by Simina Guga
Born in the Wrong Place
By: Alice Monica Marinescu and David Schwartz
Cast: Alexandru Fifea, Katia Pascariu, Mihaela Rădescu, Andrei Șerban, Silviana Vișan
Scenography: Adrian Cristea
Music: Cătălin Rulea
Special thanks: Bashar Al-Kishawi, Margareta Eschenazy, Valentina Ivanov, Ahmad Marwi, Sana Rahimo, Simina Guga
The performance Born in the Wrong Place is based on the documentary theater text written by Alice Monica Marinescu and David Schwartz in 2011 using the verbatim method. The text intertwines the life stories of 5 people who have gone through the experience of seeking asylum with fragments from The Guide to Obtaining Romanian Citizenship for Foreign Citizens.
The performance creates a favorable context for getting to know and understand the dynamics of migration and asylum, and the status of refugees and migrants in general. The performance aims to problematize and discuss in the public sphere issues which are of crucial importance in the current global context, issues such as the institutional fight against migration taking place at the same time as the need for migrants in the development of the capitalist economy grows, the need for asylum, the right to travel as the fundamental right of every individual and the instrumentalization of “the foreigner” as a scapegoat for social and economic issues.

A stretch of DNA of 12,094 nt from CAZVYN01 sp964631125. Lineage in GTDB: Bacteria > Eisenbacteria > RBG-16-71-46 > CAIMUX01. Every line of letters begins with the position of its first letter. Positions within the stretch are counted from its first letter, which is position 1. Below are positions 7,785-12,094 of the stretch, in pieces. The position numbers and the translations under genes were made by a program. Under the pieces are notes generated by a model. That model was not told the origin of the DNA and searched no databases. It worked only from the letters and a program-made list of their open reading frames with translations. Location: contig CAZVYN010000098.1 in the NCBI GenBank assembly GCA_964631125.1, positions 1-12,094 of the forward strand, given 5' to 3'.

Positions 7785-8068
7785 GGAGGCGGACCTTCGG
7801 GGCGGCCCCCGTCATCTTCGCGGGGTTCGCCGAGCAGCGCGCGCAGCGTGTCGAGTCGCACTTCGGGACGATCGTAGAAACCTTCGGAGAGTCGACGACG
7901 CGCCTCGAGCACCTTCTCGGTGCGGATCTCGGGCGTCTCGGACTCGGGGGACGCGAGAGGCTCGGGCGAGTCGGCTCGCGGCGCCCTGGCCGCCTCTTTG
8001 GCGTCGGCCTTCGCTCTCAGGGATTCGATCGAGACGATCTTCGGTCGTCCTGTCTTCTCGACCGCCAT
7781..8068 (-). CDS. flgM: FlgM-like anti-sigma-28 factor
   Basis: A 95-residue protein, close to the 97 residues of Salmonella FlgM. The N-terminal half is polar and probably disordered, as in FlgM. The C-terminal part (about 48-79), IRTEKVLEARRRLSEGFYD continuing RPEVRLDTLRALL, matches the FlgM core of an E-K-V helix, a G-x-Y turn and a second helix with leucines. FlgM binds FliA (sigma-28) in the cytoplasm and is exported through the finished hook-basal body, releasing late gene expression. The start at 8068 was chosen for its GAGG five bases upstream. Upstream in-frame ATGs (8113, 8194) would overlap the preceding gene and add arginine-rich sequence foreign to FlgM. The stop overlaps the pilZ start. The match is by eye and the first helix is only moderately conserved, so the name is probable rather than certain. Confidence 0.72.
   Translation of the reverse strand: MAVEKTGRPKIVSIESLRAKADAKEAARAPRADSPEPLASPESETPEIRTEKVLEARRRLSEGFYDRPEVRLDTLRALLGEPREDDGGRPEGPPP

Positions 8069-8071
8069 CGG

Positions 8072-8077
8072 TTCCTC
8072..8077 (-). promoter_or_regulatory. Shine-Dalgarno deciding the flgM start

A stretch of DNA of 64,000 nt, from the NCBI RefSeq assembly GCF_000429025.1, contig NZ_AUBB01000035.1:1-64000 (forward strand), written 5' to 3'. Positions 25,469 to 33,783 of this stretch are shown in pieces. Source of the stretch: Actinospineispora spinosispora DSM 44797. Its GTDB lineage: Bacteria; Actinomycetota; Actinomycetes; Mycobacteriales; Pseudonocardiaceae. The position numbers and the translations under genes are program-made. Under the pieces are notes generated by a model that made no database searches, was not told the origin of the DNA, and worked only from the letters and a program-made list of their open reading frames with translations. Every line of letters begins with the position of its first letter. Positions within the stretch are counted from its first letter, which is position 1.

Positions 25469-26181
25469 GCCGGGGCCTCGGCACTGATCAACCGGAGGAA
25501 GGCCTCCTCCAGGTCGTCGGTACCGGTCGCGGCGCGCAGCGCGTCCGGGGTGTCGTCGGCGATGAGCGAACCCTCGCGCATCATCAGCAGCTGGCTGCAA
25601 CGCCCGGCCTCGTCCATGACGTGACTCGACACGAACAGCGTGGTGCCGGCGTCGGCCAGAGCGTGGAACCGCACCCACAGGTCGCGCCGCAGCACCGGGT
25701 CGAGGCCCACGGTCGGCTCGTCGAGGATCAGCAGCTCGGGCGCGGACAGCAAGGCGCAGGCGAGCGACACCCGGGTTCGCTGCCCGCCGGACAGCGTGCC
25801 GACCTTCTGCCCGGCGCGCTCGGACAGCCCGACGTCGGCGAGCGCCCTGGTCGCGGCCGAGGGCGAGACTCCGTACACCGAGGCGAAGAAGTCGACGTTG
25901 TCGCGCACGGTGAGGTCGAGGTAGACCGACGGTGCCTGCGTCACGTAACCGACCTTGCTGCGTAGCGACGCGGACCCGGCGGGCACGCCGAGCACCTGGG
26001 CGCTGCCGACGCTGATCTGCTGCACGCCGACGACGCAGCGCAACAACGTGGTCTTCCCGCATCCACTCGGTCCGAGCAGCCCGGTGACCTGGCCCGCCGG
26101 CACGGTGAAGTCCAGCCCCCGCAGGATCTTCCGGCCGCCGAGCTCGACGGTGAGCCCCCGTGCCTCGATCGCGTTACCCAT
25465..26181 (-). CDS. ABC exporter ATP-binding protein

“Exile is strangely compelling to think about, but terrible to experience. It is the unhealable rift force between a human being and a native place, between the self and its true home: its essential sadness can never be surmounted. And while it is true that literature and history contain heroic, romantic, glorious, even triumphant episodes in an exile’s life, these are no more than efforts meant to overcome the crippling sorrow of estrangement. The achievements of exile are permanently undermined by the loss of something left behind forever.” (Edward Said, Reflections on Exile)
People used to be hopeful about the future, believing that modernity will bring progress and development. But “the future” brought with it more warfare, more divisiveness, more technology and less solidarity, replacing human interactions with the bureaucracy of hierarchical systems. Few people believe they were born in the right place and the age we live in is one of uprooted peoples, massive migration and human tragedy. People have tested their limits by creating destructive mechanisms, be they military, conceptual or symbolic: guns and armies, propaganda, racism, xenophobia, ethnic divisions, borders of all sorts and, last but not least, nation-states – an umbrella for all these manifestations of “civilization.” Migrants are the implicit result of this context, a vague concept attempting to define an inaccurate reality and contain an entity which is unmeasurable, a group which everyone has been part of or can be part of at a certain point in their lives.
The performance Born in the Wrong Place took shape in the minds of its authors, Alice Monica Marinescu and David Schwartz, after a meeting with an Afghan migrant during a trip to Central Asia. Several months later, he was represented as Jamal, a young man dreaming of a better world who was still searching for a different life, going through his fourth experience as a migrant: Iran, Afghanistan, Germany and Uzbekistan. The other characters are Estera – an old Jewish refugee during World War 2, Sonia – a refugee from former Yugoslavia, Selim – a Palestinian man from Gaza, born in Kuwait and granted asylum in Romania, and Samira – a Christian woman from Iraq, seeking asylum in Romania shortly after the country was invaded by US troops.